Friday, 12 April 2013

MIT... international education in the US


So Boston isn’t exactly “around the world”… Boston is probably one of the cities where I feel most at home because it is filled good memories and people I love.  But I'm currently here to collect data from  MIT  for my Singapore summer project that will hopefully happen (but that’s another story) so I thought it warranted a post.
Some background on the project- I proposed to look at how the educational innovation SCALE-UP evolved across three generations of implementation.  SCALE-UP at NCSU is where teaching introductory physics to large enrollment classes in a studio-style classroom with active learning techniques began.  MIT adopted it, added 3-D visualizations and gave it a new acronym TEAL “Technology Enriched Active Learning”.  MIT and Singapore University of Technology and Design (SUTD) worked together to establish this new university and implemented TEAL there.  This case study seeks to explore some of the cultural factors, situational constraints, student and instructor characteristics that affect the adaption of reforms domestically and abroad.  Hopefully it’ll result in the compilation of some resources and advice to streamline future implementation efforts, especially in Asia.
One of MIT's TEAL classrooms.  So spacious compared to NCSU!
I met with the two main professors who worked hard to bring TEAL to MIT in the beginning.  One is an older, quieter man, currently serving as the associate department head.  Back in his scientific hayday, he helped put a satellite in orbit around Neptune and realized it was unlikely he would do something that awesome again so he decided to switch his focus to improving education (which made even more sense when I learned his wife is the head of the teaching and learning center here).  The other one is incredibly energetic, enthusiastic and in charge of keep track of the course materials for the nine sections of the course.  He’s going to be in Singapore for the month of July and he's looking forward to working together there so that’s exciting.
In order for TEAL to fit the culture of MIT students and faculty, they didn’t try to fully flip the classroom so there was still a significant amount of lecture in the three classes I observed.  Their main goals for using TEAL was to improve the attendance rate (~40% for lecture courses) and reduce the failure rate for physics that was higher than any of the other core courses.  Those goals were accomplished successfully but initially there was a lot of student complaints about having to learn a less familiar way.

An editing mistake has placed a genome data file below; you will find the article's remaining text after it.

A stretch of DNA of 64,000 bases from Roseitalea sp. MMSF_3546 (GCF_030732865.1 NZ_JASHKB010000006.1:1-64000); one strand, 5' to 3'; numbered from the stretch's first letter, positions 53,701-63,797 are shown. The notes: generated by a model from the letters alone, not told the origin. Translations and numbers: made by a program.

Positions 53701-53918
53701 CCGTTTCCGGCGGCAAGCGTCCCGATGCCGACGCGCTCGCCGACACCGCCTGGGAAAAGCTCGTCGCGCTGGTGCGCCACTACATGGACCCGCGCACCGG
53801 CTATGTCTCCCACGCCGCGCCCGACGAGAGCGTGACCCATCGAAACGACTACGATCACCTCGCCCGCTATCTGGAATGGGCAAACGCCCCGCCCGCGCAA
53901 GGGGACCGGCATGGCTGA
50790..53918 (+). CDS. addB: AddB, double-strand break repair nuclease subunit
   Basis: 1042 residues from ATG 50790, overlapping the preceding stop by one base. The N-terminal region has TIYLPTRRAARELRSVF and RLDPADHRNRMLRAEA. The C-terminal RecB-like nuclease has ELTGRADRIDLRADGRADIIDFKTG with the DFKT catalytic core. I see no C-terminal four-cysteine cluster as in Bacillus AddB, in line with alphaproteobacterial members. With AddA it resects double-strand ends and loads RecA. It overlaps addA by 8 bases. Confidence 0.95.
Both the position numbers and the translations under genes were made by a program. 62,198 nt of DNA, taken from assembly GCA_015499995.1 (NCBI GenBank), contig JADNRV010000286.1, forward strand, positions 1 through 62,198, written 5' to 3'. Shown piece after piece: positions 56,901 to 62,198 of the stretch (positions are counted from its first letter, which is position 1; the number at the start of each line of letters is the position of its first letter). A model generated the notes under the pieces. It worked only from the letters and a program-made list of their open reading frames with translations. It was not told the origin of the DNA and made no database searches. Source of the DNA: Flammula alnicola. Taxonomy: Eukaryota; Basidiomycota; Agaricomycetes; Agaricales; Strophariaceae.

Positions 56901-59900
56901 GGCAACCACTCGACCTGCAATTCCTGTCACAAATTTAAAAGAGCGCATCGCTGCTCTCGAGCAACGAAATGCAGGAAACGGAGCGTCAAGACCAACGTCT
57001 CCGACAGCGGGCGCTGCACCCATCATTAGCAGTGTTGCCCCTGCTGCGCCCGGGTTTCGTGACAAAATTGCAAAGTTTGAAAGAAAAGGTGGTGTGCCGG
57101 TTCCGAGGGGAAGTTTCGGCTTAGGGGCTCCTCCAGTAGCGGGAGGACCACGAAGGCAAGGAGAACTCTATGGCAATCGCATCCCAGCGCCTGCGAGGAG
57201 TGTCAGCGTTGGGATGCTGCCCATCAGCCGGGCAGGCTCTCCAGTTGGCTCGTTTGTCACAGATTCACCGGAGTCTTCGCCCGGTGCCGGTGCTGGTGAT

One thing that completely surprised me was that introductory physics at MIT had no lab associated with the physics course for 30 years!  Supposedly, adding lab activities to the TEAL class was kind of awkward and unwieldy in the beginning.  Now they’ve reduced the number of actual experiments to focus on developing important concepts, which works much better.  Re-integrating lab elements into introductory physics helped interest faculty in teaching in these classrooms in the first place.
It was fun to watch MIT students at work.  The ethnic diversity amazed me- I asked one of the professors what differences he noticed when he taught international students at Singapore (because he actually taught the class there last summer).  He laughed and said, when you work at MIT, you’re always teaching an international population.  Whites were definitely in the minority.  These students were incredibly bright, even though this wasn't the physics course for majors.  During the in-class whiteboard problem solving sets, some individuals completely solve the fairly complicated four resistor problem almost instantly.  However being surrounded by supersmart peers makes it incredibly high pressure environment, especially for freshmen who were the geniuses of their high school.   The professor who is currently acting as department head said he’s become an expert at diagnosing the signs of clinical depression.  I can't imagine having to worry about students committing suicide under your watch when in an administrative position like that.  I would have never wanted to attend a school this competitive- the relatively high suicide rates are semi-reminiscent of when I was in India.  Kinda sad…
MIT's been in the back of my mind as a shoot-for-the-moon place to work for a couple years especially if I wanted to serve in a more curriculum development, education research type capacity.  The professor said currently have 30 million <!!!!!> dollars available for spending on educational innovation.  Currently, they're trying to figure the MOOC situation (Massive open online courses).  It is an exciting time for education to be such a hot topic in a school where people don't bother thinking or talking about that.
Problem solving time!  The next time I'll write, I'll probably be in India, or at least en route!
Their student center- crazy looking building